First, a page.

Memories illuminate much of our rich life as human beings. It gives us potential to learn, tell stories, and immortalize each other by reflecting or remembering loved ones. Using my bachelor project as a beginning phase in my research around memories, I decided to expand it to include the question, "How do we represent the past to ourselves and to others?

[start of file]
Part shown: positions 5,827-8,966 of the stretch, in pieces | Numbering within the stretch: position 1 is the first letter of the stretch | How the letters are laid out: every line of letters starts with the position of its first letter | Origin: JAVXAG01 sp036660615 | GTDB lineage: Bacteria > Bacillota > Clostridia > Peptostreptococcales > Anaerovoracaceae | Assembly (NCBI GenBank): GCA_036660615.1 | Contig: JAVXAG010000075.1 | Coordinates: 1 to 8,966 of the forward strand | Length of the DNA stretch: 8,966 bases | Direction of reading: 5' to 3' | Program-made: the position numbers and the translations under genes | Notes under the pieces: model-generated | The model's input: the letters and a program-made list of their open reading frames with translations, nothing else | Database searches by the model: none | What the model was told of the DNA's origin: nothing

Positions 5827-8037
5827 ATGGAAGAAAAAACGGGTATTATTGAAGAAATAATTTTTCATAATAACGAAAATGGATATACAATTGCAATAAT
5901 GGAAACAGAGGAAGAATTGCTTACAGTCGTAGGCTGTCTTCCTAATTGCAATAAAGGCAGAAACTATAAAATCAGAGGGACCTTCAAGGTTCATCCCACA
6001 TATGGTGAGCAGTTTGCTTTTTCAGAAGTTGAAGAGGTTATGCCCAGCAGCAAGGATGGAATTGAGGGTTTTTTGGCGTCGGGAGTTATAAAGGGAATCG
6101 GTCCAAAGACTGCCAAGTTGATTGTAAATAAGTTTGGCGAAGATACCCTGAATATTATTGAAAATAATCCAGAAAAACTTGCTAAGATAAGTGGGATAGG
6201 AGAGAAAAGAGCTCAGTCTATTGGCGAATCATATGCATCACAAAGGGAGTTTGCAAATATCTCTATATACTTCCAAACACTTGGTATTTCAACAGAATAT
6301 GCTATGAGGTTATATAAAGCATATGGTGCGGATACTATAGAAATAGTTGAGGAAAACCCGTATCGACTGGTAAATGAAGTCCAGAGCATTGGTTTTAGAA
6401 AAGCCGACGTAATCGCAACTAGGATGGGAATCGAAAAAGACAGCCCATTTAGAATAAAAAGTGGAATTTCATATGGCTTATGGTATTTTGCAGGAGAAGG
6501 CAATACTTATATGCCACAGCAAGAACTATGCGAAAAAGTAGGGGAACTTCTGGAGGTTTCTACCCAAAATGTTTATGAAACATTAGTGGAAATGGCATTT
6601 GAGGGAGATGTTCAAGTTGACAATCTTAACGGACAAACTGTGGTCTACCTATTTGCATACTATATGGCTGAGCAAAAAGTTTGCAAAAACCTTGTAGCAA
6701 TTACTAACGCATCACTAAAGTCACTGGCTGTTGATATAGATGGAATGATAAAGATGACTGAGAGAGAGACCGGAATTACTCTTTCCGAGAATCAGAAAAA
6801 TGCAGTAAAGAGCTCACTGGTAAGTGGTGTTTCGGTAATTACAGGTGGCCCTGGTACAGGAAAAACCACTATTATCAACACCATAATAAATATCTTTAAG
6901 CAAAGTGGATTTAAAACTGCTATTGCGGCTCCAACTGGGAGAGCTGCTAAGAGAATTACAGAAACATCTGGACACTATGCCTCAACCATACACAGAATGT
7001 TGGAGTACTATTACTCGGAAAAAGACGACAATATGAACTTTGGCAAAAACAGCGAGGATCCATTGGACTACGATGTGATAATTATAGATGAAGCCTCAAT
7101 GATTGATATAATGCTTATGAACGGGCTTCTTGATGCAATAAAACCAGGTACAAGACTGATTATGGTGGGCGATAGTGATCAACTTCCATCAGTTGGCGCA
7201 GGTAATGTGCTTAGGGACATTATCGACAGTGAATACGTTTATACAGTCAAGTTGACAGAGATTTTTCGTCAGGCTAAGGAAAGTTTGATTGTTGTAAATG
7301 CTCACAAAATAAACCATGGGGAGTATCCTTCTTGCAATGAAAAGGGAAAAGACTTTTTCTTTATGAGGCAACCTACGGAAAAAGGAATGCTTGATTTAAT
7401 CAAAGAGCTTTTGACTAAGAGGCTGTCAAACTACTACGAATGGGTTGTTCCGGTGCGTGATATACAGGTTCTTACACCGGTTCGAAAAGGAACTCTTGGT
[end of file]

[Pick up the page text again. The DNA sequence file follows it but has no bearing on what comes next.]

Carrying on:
Through my visual analysis of the creation and design of an Illustrative work, I quickly noticed that I increasingly reached for the concept of memory. This led me to various sources where I could make connections to my own practice and interest. Through those sources, I stumbled upon different creators who took the concept of memory in an experimental route through. A crucial memory element is a continuous alternation between the graspable and the lacking. This is where artists often address it from different points of view and incorporate it into various art forms. My research around memories began in my bachelor project where I focused on how to represent memories as an illustrator but also as an individual, like myself. This research could go very broad but I was able to delineate it by using my own memories and how I grew, adapted and developed as a person. Because of my Asian origins, I grabbed directly to cultural research around the east and south-east of Asia and how the history around illustration and images came to be. Putting a focus on Japanese history, I bumped into the technique called Mokuhanga木版画. It is a woodcut technique that also has the designation Ukiyo-e 浮世絵(prints of the flowing world). I thought it would be very interesting to carry this out but instead of landscapes and portraits, I poured my own illustrative adaptation into my woodcuts which, as a result, exude a more personal portrayal. I started collecting photos and conducting interviews with family via webcam to collect stories and images. I processed this in a sketchbook to use as an archive of memories for my woodcuts. I also continued to experiment with a Japanese painting technique called Tarashikomi (meaning ‘dripping in’) which I also started in my bachelor project last year. I eventually decided to work with a fixed grid where I depict a memory for each year that I’ve lived. Finally, it all gathers into different kinds of books that be stored in a personal archive where my memories are kept.